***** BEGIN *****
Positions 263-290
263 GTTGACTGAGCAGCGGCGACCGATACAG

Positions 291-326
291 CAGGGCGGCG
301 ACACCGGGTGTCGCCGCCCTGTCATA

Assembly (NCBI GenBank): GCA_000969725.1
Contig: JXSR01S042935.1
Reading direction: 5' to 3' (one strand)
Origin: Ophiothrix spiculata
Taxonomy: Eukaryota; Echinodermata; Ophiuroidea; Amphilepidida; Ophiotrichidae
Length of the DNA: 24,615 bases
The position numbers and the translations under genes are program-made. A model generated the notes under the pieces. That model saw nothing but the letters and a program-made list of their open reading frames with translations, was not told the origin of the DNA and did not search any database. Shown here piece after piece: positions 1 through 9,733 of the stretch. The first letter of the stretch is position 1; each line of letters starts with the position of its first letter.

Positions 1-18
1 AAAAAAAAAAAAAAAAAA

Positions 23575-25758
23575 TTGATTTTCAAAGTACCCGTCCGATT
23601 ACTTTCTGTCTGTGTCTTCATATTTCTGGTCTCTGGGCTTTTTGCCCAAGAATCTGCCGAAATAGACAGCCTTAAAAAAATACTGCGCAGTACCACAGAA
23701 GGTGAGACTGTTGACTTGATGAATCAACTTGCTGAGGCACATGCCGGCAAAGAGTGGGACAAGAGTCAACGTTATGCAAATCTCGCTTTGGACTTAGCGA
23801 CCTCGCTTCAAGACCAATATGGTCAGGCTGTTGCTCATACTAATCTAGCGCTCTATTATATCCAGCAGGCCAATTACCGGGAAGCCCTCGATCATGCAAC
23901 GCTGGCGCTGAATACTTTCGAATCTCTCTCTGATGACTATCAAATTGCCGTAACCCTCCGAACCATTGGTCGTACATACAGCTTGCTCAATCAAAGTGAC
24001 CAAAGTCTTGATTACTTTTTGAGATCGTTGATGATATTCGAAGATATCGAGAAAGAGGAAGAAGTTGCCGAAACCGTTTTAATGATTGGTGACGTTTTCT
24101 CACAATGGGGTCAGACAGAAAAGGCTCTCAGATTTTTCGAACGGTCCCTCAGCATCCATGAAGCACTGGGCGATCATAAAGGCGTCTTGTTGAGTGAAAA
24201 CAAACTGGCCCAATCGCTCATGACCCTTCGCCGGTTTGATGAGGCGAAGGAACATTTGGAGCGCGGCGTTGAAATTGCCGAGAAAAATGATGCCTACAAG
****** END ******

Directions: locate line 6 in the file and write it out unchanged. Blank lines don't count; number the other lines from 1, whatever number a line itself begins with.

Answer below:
Assembly (NCBI GenBank): GCA_000969725.1